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Old August 12th, 2013, 12:16 PM   #7621
gehenaus
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Nice updates F-22.
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Old August 12th, 2013, 01:36 PM   #7622
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This construction frenzy should be somehow controled by public authorities and London citizens and not only lead by private corporations looking for the greatest return on investment, otherwise the city would face serious problems related to gentrification and loss of heritage. One clear example of such heritage issue is the future replacement of the kind of neo-brutalist building right east from Southwark's shunting yard, which in my opinion is a real jewel of this architectural style, with a boxy highrise of the kind we find hundreds rising everywhere around the globe.
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Old August 12th, 2013, 02:14 PM   #7623
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Quote:
Originally Posted by Birmingham View Post
New plans for Huntingdon Industrial Estate

A new planning application has been submitted to Tower Hamlets Council by Londonewcastle, for a 14 storey tower at the Huntingdon Industrial Estate site. The application follows previous plans on the site for a 25 storey tower (which we blogged about here) that was met with much local opposition, with the scheme being referred to as an ‘alien’ proposal. The new plans see the tower down scaled to 14 storeys with a reduction of 38 residential units. The switch from Amanda Levete Architects to Robin Partington Architects have also seen the design of the building drastically changing from the controversial twisting tower design to a more subdued design as shown below. The new proposals will provide 78 residential units, 69 for private sale and 9 units dedicated to affordable housing. The scheme will also provide 1,946 sq m gross of commercial space, including office and retail as well as car and cycle parking. The planning consultant is DP9.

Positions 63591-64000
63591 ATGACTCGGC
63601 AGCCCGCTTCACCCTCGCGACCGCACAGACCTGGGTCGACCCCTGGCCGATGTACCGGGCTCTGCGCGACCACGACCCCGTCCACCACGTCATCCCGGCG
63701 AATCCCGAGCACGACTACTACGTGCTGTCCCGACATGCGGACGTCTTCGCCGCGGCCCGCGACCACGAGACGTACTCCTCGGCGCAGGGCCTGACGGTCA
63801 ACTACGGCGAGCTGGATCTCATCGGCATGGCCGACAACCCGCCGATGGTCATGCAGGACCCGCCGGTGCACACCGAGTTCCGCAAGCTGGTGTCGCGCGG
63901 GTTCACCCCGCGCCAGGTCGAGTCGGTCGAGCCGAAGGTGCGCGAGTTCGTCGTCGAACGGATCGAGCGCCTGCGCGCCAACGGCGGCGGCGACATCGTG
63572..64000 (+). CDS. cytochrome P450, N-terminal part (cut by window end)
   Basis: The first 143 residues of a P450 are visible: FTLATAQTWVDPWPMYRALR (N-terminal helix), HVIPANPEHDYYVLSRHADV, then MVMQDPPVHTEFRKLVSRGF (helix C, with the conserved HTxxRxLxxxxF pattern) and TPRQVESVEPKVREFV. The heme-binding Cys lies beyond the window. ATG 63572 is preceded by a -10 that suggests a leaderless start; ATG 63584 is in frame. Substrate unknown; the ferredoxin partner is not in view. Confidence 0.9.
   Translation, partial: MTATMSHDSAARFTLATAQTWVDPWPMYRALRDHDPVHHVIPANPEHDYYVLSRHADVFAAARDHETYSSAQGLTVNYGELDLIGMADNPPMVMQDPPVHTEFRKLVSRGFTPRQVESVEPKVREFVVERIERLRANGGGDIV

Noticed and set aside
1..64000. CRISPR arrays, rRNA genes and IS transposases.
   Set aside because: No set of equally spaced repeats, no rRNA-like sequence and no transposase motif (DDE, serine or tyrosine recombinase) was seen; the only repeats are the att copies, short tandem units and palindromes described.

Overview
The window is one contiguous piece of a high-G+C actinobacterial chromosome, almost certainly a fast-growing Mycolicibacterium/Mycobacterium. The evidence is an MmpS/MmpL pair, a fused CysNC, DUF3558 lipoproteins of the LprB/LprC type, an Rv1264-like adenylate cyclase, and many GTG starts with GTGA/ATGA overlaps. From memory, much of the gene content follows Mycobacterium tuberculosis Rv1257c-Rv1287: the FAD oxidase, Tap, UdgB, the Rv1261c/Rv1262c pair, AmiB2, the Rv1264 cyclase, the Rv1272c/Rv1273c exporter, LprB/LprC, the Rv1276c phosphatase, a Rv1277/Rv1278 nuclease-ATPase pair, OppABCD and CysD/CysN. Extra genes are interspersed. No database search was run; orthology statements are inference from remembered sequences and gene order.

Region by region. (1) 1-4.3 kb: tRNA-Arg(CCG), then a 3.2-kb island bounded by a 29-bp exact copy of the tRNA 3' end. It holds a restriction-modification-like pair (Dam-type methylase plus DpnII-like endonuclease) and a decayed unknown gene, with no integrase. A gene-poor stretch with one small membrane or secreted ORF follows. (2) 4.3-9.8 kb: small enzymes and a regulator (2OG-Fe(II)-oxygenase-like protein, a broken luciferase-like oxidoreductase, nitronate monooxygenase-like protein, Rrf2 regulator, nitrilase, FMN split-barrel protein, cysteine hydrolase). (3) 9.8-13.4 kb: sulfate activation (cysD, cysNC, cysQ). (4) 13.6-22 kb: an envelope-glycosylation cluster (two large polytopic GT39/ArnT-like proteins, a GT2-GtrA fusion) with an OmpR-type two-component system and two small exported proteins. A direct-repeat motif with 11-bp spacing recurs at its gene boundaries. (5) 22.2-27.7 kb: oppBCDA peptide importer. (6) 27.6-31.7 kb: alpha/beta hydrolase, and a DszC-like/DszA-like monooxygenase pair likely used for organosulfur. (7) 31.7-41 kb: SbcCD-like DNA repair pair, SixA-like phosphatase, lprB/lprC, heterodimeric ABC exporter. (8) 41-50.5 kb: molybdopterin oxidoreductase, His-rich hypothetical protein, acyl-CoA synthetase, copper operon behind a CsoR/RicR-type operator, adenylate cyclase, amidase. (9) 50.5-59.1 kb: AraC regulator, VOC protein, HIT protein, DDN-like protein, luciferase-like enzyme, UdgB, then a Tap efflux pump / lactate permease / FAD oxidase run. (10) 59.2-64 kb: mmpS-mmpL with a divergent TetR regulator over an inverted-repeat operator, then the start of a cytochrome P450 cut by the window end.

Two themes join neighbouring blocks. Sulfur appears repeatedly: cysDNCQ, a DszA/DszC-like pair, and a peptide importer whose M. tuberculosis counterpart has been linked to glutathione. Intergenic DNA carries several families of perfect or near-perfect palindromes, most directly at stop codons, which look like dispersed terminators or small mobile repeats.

New design




Old design

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Originally Posted by deckard_6 View Post
This construction frenzy should be somehow controled by public authorities and London citizens and not only lead by private corporations looking for the greatest return on investment, otherwise the city would face serious problems related to gentrification and loss of heritage. One clear example of such heritage issue is the future replacement of the kind of neo-brutalist building right east from Southwark's shunting yard, which in my opinion is a real jewel of this architectural style, with a boxy highrise of the kind we find hundreds rising everywhere around the globe.
I agree that we should always be cautious, but London has some strict planning laws and safeguards. As an example, the proposal I quote above was changed from its original on the basis of local opposition. (And a wise decision, the new design is much more tasteful)
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Old August 12th, 2013, 02:34 PM   #7624
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Very very bad example. A minority group of local home owners with connections in the media who have gentrified the area by paying over the odds to buy into the marketing blurb of "creativity and edgy" and have the council running scared, helps result in a very dull block of bricks of over-priced apartments by a generic architecture firm preventing a young rising British architect from getting a valuable commission right next to another generic tower from a chain architecture firm on the other side of the road. A big detriment to architecture in London.
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Old August 12th, 2013, 04:42 PM   #7625
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Hi, SE9 i wish i had more time to look through all the previous pages but unfortunately i can't do that at the moment.

Here's an update of Riverlight project. Apologies if it has been posted before.

Official website: http://www.riverlightlondon.com/

image hosted on flickr


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Old August 12th, 2013, 04:53 PM   #7626
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No worries. That photo is from 2012.
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Old August 12th, 2013, 09:27 PM   #7627
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The rise of breweries in London. From seven in 2006 to over forty at present:


Financial Times - 11 August 2013
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Old August 12th, 2013, 10:00 PM   #7628